“Mid-majors that have won games in March and won games in the NCAA tournament . .  all of those, all those teams have versatile ‘posts’ that space the floor in some version of a five out. So, we studied a lot of that and we knew we wanted to recruit posts that could be on the perimeter that can space out . . that’s a tough mismatch for some of the power five post players that are a little bit more back to the basket oriented.”

“We’re not putting you in a box on the block, but there are a lot of opportunities to post up within our motion, within our cuts. So not putting you in a box, I think has been really fruitful in recruiting as well.”

“That’s the concept that we not only use in transition, but attacking closeouts, attacking the rim. You go until stopped. And if you’re stopped, jump stop, kick out. And we have heavily emphasized the jump stop.”

“I think transition defense is one of the, the hardest parts of the game and that, for us, the hound takes out the ambiguity of who’s stopping the ball. And I think that that allows everything else to fall in place.”

“We talk no middle, no paint, no rhythm threes. The no middle part keeps people out of the paint. Our rotations are typically cleanest when we have some baseline drives and baseline helps. And the no paint, it probably is even more important than the no middle because there would be a time here and there where we knew this person was only going right and we would have some tweaks and adjustments.”

“We watch film almost every day of the week. We always start with some type of film whether it’s early in the season and it’s practice film against our scout guys. Once we get to season, we have a pretty normal film cadence of focusing on ourself, then focusing on the next opponent.”

“I think it’s easy to push them [the players] once you have that trust built. Part of the trust is built on being there and them knowing how much you care about them, but also being really transparent of like, ‘Hey, you did this really well. You didn’t do this well.’”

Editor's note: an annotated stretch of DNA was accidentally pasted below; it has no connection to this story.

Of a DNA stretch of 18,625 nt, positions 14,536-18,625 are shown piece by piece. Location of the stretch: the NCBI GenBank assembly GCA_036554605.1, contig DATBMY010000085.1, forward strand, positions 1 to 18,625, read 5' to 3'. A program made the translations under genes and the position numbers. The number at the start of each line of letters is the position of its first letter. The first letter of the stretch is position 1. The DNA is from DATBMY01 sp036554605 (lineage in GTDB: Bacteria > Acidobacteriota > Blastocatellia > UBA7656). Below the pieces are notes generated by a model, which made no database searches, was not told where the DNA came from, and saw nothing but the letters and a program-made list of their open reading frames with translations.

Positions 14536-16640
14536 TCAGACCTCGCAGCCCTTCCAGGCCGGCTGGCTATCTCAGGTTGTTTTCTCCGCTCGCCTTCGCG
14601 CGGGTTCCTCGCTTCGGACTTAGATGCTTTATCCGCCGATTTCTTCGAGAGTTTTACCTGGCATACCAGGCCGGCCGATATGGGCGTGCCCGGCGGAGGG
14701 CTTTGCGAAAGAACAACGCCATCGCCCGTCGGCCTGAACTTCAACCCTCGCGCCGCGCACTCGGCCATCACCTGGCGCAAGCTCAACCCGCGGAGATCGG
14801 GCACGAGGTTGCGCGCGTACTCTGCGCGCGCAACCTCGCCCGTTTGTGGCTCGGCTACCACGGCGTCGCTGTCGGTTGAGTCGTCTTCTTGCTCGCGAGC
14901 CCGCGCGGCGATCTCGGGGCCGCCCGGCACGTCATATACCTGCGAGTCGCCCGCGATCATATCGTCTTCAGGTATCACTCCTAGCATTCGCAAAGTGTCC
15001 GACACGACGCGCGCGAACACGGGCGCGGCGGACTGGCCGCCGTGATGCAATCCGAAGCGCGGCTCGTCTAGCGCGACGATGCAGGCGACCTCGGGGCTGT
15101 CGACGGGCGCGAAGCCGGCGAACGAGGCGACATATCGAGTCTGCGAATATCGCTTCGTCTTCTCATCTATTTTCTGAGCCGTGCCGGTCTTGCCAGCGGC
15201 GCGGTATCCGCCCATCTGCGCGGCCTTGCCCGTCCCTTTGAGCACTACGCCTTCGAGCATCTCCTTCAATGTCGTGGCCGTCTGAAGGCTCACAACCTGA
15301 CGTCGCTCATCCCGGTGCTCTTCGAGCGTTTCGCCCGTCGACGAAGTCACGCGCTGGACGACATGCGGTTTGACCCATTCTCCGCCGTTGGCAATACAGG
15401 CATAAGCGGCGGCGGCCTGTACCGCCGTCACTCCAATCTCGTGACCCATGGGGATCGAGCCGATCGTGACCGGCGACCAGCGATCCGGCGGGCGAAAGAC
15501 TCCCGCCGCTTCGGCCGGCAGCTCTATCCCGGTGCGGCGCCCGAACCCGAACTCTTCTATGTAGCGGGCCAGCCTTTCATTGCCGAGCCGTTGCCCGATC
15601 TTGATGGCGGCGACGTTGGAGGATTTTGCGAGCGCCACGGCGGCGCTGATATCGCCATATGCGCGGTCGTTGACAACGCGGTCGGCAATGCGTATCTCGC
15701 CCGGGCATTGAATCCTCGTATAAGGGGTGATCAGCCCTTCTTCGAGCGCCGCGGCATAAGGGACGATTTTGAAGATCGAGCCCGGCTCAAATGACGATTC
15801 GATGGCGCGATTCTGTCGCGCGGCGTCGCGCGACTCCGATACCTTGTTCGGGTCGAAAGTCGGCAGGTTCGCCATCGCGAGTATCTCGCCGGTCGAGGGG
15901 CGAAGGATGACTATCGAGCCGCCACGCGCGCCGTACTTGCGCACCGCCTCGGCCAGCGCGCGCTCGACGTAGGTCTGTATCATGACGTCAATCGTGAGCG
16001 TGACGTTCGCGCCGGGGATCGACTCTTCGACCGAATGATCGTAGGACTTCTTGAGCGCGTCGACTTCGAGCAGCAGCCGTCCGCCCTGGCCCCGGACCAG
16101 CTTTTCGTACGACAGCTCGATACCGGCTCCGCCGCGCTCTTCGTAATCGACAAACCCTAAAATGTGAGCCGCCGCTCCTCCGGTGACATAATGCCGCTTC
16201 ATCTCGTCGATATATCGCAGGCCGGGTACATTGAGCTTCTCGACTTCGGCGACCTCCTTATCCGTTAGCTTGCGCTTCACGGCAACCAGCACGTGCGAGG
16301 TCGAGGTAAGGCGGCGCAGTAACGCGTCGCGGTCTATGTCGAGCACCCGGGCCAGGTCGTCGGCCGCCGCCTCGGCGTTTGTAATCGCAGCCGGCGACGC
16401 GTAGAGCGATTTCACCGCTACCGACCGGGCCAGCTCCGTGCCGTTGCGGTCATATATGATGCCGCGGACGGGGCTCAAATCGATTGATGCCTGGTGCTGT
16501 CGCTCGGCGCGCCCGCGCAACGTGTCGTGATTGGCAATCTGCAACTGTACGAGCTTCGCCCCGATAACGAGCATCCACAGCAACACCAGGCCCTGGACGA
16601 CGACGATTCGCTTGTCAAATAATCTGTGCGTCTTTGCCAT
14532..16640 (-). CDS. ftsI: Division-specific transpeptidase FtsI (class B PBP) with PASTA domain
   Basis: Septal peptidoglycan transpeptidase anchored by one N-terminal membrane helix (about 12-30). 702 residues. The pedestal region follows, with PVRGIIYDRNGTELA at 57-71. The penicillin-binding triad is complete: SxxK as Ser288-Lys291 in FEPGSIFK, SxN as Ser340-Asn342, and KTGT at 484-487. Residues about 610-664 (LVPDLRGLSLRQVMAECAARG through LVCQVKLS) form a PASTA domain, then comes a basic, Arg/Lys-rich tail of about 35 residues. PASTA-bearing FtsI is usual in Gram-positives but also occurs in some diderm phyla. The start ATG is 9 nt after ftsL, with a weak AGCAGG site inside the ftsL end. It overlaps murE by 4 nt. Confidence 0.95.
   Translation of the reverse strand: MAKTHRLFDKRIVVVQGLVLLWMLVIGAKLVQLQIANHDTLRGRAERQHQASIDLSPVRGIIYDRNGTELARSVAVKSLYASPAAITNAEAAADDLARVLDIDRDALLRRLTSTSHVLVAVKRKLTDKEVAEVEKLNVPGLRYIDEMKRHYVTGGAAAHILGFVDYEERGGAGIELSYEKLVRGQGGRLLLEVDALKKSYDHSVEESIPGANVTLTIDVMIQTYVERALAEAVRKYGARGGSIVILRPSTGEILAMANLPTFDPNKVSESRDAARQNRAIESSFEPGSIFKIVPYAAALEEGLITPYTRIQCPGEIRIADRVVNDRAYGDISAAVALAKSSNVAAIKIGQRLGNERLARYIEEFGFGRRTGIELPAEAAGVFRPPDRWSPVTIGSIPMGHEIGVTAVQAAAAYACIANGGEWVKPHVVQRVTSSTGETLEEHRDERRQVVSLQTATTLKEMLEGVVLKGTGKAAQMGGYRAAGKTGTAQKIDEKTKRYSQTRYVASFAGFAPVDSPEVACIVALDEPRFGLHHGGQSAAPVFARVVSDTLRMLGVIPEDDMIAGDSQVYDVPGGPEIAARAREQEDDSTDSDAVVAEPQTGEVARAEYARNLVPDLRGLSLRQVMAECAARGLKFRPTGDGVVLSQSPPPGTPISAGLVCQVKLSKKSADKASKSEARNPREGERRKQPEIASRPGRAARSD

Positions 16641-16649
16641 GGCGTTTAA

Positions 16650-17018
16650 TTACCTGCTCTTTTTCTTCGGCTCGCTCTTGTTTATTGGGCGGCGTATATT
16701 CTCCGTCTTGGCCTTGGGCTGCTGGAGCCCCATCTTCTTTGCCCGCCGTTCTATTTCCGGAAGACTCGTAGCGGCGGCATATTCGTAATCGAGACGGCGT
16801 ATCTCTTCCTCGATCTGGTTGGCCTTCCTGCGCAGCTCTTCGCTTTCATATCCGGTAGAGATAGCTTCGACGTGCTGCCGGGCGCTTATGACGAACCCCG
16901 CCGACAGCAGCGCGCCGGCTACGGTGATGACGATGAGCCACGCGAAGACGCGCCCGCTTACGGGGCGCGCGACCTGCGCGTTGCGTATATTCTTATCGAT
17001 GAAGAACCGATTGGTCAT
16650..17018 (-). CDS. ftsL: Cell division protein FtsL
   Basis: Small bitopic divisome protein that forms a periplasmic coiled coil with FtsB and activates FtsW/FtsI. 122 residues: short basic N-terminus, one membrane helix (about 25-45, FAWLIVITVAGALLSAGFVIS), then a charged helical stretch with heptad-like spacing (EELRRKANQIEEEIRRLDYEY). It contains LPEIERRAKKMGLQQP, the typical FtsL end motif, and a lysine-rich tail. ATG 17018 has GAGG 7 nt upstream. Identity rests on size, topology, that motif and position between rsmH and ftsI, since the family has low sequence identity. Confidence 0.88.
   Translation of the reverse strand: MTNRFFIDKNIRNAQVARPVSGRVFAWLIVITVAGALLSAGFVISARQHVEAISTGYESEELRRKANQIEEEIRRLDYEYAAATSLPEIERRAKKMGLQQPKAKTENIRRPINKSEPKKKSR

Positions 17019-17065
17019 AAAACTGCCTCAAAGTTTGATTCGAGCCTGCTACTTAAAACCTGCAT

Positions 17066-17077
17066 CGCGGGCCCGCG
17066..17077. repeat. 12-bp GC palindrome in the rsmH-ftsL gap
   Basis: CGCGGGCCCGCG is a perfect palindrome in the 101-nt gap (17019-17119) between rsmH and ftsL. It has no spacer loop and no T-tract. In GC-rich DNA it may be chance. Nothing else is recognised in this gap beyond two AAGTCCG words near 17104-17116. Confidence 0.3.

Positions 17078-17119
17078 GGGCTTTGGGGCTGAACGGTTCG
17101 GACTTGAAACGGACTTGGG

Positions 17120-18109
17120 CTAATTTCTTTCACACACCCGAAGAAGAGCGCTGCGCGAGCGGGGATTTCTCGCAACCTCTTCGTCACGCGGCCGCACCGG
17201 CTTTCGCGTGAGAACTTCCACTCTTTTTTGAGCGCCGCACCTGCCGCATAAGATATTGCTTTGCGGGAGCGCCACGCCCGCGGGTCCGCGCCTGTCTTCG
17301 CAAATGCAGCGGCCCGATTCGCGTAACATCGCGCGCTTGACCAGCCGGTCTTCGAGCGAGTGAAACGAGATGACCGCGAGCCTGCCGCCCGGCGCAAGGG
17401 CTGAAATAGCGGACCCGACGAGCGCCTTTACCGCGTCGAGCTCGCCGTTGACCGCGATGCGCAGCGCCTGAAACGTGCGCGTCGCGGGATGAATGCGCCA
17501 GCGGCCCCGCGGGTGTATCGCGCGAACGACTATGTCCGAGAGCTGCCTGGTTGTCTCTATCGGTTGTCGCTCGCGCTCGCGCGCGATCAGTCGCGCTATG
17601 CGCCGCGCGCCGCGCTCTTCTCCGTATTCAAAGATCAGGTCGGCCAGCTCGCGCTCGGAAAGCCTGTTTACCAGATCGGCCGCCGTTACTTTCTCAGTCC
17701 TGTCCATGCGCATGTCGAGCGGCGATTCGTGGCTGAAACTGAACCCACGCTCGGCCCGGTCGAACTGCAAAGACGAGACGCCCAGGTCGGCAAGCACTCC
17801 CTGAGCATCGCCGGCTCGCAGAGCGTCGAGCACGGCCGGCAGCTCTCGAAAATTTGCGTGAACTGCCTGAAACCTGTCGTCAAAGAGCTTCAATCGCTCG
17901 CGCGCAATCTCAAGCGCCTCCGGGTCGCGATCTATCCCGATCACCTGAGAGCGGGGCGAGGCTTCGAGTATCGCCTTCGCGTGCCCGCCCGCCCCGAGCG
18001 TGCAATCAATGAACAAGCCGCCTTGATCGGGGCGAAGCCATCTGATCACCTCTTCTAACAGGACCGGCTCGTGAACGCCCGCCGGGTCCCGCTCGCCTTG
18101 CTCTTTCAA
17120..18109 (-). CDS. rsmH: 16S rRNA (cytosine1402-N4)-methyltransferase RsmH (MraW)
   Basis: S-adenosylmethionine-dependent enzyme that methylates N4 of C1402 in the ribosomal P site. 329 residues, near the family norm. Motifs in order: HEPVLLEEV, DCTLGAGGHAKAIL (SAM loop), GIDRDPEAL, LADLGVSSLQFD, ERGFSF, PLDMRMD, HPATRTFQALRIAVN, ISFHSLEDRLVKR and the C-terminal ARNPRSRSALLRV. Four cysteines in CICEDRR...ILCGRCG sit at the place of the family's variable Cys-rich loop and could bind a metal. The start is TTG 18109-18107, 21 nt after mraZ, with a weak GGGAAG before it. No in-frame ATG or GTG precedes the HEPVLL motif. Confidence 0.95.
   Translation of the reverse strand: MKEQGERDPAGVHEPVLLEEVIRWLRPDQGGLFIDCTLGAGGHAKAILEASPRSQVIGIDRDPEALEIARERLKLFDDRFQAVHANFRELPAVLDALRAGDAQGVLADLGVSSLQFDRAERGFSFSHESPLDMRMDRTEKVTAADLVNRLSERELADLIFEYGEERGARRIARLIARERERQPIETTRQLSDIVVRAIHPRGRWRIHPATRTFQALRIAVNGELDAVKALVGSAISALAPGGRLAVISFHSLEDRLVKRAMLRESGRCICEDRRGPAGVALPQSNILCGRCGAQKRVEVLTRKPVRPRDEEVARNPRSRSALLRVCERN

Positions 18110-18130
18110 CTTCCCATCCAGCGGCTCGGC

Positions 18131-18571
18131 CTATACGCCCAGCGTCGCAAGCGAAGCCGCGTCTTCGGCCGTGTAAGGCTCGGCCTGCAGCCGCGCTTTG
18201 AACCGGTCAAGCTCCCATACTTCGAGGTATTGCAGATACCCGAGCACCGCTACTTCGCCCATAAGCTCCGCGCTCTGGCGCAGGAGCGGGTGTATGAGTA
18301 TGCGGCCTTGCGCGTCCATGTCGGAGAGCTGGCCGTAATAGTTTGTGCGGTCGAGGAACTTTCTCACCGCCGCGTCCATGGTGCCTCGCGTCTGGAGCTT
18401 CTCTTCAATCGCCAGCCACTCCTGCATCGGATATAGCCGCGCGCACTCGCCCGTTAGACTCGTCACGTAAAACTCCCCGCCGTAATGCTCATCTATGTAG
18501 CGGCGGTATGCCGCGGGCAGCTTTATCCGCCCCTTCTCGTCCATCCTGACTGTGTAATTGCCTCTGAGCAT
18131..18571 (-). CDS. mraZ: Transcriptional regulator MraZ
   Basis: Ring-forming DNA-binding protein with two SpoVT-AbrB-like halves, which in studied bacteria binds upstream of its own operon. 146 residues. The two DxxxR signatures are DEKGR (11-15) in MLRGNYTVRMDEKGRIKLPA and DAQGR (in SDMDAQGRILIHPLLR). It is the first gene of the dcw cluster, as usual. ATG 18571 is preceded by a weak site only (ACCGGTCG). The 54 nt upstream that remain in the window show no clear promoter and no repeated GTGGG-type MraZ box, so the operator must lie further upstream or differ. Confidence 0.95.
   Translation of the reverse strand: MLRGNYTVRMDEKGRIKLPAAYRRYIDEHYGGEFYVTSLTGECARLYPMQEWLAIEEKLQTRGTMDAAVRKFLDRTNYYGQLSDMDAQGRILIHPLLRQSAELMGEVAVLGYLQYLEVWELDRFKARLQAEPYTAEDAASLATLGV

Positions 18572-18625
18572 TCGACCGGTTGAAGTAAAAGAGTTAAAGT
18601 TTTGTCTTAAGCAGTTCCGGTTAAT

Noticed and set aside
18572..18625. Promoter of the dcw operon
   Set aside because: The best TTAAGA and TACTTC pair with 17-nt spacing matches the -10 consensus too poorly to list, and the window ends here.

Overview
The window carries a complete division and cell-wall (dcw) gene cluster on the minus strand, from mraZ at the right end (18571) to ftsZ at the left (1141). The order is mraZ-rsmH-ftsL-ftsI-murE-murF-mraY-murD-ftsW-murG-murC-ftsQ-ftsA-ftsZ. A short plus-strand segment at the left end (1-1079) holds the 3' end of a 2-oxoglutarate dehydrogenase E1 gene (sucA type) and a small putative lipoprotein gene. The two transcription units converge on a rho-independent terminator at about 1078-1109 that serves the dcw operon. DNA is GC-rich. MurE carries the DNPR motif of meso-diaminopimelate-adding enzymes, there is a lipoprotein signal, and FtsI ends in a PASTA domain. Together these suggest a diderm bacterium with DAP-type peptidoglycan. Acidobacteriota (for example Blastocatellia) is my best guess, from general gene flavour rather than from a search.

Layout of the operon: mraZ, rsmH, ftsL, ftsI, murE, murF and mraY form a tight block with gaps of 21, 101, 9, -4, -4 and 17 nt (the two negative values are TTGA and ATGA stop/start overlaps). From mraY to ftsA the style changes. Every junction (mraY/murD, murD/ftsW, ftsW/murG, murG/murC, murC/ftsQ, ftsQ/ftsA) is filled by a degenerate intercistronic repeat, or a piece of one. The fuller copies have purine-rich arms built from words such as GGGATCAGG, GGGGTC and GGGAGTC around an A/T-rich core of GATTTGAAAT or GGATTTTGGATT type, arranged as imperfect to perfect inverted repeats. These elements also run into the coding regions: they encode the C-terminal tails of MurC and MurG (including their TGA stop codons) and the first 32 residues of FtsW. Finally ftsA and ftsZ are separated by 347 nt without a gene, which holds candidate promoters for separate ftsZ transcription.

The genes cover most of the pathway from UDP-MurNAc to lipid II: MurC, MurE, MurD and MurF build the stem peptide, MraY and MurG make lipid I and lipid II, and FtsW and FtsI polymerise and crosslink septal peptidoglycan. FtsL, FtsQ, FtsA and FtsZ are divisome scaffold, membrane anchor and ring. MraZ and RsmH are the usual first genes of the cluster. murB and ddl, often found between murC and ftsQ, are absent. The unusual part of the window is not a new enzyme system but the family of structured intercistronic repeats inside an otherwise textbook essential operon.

“I had to go from being a doer as an assistant coach and a recruiting coordinator. You’ve got your checklist and your to-do list and all these things. And now, as the head coach, you have to make some time to think and plan and visualize and be visionary and work your calendar and all these things that are a little bit more big picture.”

“I think for me, it’s being able to not lose sight of the standards that we started with and that  ultimately drove a lot of our success. We had great players and my staff is great.  So much of our consistent success was because everyone was bought into doing things the right way every single day. And so, while it’s easy to kind of take three steps forward, you don’t want to lose sight of what kind of built that. And I think that’s going to be a personal challenge for me to make sure I start and end my day with the values versus the wins and the results.”

Carly Thibault-Dudonis Breakdown:

2:00 – Positive Team Environment

5:30 – Offensive Identity

9:00 – Coaching Strategies for Mid-Major Teams

12:00 – Creative Advantages in Offense

14:30 – Cutting and Spacing

18:00 – Basketball Analytics and Player Development

23:30 – Defensive Strategies

27:30 – Defensive Fundamentals

30:30 – Film Analysis abd Drills

34:00 – Workload Management

38:00 – Coaching Philosophy

41:00 – Skill Improvement

Carly Thibault-Dudonis Selected Links from the Podcast: